pulpiteer

pulpiteer

(ˌpʊlpɪˈtɪə)
n
censorious a person who delivers sermons
vb (tr)
censorious to preach from a pulpit
References in periodicals archive ?
Although he enjoyed the pastorate and was a successful pulpiteer, Shurden felt called to teach in the classroom.
He was a nationally known orator, pulpiteer and playwright, producing religious dramas throughout the country.
Wardin assesses him to be "the greatest pulpiteer and orator in Tennessee Baptist annals" and "Tennessee Baptists' most influential editor, popular pulpiteer, and greatest polemicist in a very contentious age" (p.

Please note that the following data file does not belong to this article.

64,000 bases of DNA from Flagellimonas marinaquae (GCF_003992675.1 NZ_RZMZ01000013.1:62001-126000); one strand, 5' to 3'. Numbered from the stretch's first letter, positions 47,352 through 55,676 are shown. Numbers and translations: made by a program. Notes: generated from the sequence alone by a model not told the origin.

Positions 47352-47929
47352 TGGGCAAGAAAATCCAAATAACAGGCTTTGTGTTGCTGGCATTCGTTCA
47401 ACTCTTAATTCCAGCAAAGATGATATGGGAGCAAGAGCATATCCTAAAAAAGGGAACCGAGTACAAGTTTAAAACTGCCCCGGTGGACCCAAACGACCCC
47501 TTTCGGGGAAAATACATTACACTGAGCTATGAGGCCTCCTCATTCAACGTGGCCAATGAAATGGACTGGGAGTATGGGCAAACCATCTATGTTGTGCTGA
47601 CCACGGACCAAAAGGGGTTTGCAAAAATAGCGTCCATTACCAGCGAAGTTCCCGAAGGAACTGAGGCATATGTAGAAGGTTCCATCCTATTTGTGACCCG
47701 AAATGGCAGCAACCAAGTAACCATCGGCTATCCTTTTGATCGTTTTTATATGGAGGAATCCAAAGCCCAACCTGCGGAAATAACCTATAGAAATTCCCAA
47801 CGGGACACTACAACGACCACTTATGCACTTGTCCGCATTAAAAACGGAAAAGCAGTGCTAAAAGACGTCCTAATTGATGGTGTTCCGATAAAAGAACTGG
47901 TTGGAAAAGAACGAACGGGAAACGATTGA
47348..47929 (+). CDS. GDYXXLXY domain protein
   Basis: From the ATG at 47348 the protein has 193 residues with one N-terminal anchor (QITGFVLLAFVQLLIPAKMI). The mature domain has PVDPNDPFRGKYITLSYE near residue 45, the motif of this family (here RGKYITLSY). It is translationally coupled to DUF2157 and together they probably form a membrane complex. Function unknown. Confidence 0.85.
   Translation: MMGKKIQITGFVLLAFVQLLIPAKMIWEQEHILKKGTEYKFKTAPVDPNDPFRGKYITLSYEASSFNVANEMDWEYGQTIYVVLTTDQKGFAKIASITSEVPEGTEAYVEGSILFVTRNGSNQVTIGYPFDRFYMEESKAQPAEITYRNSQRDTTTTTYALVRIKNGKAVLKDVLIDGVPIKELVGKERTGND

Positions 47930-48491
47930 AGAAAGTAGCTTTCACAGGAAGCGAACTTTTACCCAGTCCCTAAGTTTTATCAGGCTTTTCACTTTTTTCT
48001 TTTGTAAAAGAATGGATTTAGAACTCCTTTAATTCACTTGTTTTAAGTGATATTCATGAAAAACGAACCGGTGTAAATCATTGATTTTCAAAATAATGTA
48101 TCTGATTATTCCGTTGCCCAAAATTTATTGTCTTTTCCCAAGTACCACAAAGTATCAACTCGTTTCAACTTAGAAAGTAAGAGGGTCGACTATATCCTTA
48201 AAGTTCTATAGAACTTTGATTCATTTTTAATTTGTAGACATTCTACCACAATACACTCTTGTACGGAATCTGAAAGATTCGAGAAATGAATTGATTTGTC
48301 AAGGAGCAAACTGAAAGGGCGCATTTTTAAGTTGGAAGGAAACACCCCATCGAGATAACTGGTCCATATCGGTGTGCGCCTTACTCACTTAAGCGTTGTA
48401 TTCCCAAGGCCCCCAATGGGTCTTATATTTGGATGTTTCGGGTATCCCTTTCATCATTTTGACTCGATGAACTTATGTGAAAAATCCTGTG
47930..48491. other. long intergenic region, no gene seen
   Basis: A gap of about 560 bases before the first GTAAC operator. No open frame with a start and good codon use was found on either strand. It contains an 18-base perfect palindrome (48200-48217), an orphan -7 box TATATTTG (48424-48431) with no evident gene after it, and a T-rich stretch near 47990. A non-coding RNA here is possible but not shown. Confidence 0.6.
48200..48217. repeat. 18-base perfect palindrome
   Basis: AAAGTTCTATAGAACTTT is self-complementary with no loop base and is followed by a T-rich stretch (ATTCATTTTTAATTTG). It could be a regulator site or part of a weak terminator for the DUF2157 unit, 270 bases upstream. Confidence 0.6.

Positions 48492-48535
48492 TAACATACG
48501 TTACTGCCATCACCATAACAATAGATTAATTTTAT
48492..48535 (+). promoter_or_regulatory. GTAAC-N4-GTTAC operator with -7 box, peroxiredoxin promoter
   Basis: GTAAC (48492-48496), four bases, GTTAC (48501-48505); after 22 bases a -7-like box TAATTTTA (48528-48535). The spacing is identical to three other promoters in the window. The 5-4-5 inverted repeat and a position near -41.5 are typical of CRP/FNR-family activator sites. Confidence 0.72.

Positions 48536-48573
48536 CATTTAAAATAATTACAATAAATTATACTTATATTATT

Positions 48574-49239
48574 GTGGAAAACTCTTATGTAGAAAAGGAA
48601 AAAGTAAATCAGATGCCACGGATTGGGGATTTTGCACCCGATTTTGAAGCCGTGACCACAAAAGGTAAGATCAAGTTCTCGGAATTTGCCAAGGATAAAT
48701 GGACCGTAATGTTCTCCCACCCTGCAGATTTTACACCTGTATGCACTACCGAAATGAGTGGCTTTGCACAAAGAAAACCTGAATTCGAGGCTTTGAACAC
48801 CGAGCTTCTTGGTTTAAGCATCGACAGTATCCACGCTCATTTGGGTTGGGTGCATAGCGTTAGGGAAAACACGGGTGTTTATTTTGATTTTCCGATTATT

On a spectrum stretching from unlettered slave exhorters in the nineteenth century to sophisticated pulpiteers in the twentieth century, King stood as a quintessential black preacher, prophet, and jeremiad "speaking truth to power" and bringing deliverance to the disinherited.
In ancient downtown church halls, festooned with framed pictures of bearded pulpiteers from the past, and on the hardwood floors of suburbia under cobwebbed basketball nets and bulletin boards beating evidence of 78 ways to volunteer, the vital signs were dipping faster than attendance figures for Week of Prayer for Christian Unity services on Super Bowl Sundays.
Edgar DeWitt Jones, a biographer of mid-twentieth-century pulpiteers, also records that Buttrick was one who "forgets himself when he preaches.